“This is how the bureaucracy and society works, millions of small units each trying to grow and spend a little more, until the whole thing swells into an unstoppable mass of self-interest. This is the universal nature to grow until the growth becomes so excessive that balance is lost!

“This truth shows us the nature of mankind and every underlying force that goes from birth to continuity and then transformation. This is the way of life and if we are smart investors we recognize this and adapt.

“This is why I have almost always bet against the US dollar.

“This is why my business has been global for more nearly 40 years.

“This is why I have been so involved in Ecuador.

“My experience is that Ecuador is a very democratic free country filled with sweet friendly people. My bet is that the flag waving focus on drugs and terrorists and anti US sentiment will mislead a lot of potential investors and create bargains here now. That’s where I have been putting my money.

“An article in yesterday’s New York Times entitled Economies in Latin America Surge Forward by Moises Saman shows how correct this decision has been. Here is an excerpt:

“LIMA, Peru — While the United States and Europe fret over huge deficits and threats to a fragile recovery, this region has a surprise in store. Latin America, beset in the past by debt defaults, currency devaluations and the need for bailouts from rich countries, is experiencing robust economic growth that is the envy of its northern counterparts.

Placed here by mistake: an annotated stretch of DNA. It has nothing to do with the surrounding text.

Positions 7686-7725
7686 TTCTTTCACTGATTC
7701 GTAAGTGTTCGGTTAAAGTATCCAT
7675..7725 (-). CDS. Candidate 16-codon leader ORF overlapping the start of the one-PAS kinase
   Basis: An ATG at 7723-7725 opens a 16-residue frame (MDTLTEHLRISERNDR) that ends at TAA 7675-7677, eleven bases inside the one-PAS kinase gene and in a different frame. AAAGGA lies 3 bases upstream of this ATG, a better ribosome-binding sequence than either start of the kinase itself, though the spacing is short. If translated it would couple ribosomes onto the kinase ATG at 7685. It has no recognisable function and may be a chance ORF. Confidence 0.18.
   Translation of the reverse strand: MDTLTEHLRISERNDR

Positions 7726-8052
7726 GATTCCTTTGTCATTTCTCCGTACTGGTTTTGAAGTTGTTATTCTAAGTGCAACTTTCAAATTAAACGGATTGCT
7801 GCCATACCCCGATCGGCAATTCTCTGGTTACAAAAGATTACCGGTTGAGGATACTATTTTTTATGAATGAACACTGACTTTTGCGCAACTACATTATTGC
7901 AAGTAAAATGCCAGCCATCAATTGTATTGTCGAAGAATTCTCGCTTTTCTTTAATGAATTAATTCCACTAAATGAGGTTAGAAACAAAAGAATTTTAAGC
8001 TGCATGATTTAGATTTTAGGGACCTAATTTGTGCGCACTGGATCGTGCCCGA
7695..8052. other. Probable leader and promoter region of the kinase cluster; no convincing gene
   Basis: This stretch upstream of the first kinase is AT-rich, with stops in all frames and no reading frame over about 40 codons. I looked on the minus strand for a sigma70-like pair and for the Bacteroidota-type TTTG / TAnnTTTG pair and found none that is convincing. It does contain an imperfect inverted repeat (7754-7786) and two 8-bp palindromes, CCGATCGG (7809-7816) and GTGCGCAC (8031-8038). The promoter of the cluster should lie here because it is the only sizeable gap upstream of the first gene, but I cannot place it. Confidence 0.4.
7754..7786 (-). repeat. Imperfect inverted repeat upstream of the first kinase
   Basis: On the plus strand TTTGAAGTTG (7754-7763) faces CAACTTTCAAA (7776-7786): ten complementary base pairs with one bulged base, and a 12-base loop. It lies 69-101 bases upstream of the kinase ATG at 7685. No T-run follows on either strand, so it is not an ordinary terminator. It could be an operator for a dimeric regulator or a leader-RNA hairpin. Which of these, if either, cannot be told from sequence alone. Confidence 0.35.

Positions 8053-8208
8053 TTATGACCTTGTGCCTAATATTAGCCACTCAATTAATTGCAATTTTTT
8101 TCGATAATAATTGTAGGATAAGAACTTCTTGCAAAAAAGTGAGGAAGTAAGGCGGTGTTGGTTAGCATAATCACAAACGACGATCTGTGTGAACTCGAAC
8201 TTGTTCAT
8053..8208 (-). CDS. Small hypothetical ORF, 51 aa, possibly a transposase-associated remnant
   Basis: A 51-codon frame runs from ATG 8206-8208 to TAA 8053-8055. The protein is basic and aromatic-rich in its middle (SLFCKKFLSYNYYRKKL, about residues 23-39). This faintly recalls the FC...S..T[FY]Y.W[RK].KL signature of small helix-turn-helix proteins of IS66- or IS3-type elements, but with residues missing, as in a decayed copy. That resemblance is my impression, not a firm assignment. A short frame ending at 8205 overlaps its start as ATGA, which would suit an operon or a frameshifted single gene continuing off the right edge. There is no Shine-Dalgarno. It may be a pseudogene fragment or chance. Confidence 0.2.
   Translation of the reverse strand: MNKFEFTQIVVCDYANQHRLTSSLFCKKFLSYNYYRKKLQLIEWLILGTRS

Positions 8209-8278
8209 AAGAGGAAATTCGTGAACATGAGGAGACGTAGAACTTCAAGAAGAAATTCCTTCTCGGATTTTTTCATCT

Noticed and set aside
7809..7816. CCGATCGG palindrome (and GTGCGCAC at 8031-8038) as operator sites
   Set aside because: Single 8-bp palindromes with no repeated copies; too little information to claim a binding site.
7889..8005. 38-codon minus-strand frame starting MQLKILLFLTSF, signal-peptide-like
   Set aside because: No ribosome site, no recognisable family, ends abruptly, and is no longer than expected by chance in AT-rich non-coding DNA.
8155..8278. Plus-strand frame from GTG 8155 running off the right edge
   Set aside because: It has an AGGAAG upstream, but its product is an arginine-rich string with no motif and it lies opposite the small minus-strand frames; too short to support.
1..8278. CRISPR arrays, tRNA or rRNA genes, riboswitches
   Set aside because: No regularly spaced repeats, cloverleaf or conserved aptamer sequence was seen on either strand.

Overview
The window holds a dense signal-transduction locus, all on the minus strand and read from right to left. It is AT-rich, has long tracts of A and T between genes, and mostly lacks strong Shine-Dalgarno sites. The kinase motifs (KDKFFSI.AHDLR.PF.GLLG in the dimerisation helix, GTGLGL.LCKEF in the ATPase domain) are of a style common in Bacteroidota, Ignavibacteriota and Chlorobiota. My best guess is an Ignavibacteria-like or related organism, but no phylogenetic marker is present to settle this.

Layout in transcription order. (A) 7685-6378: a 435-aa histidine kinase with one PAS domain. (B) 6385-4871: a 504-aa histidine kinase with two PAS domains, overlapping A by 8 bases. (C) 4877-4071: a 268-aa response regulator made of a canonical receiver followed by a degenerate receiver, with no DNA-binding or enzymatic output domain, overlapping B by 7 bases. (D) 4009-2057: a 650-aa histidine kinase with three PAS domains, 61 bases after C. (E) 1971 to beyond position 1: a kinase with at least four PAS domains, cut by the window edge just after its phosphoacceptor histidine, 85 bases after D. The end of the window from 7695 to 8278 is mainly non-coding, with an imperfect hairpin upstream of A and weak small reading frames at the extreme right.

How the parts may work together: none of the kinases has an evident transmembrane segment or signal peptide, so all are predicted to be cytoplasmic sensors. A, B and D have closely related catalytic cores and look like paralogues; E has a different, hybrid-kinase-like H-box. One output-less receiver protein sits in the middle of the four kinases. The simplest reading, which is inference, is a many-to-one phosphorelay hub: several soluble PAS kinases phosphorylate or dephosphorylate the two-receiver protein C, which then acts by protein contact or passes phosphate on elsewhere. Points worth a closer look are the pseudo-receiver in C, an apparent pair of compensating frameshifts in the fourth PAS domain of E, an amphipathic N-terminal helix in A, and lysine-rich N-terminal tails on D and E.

“Copper awaiting delivery in Valparaíso, Chile. Latin America has benefited from strong Asian demand for commodities.

“Strong demand in Asia for commodities like iron ore, tin and gold, combined with policies in several Latin American economies that help control deficits and keep inflation low, are encouraging investment and fueling much of the growth. The World Bank forecasts that the region’s economy will grow 4.5 percent this year.

“Recent growth spurts around Latin America have surpassed the expectations of many governments themselves. Brazil, the region’s rising power, is leading the regional recovery from the downturn of 2009, growing 9 percent in the first quarter from the same period last year. Brazil’s central bank said Wednesday that growth for 2010 could reach 7.3 percent, the nation’s fastest expansion in 24 years.

“After a sharp contraction last year, Mexico’s economy grew 4.3 percent in the first quarter and may reach 5 percent this year, the Mexican government has said, possibly outpacing the economy in the United States.

“Smaller countries are also growing fast. Here in Peru, where memories are still raw of an economy in tatters from hyperinflation and a brutal, two-decade war against Maoist rebels that left almost 70,000 people dead, gross domestic product surged 9.3 percent in April from the same month of last year.

“We’re witnessing what are probably the best economic conditions in Peru in my lifetime,” said Mario Zamora, 70, who owns six pharmacies in Los Olivos, a bustling working-class district of northern Lima where thousands of poor migrants from Peru’s highlands have settled.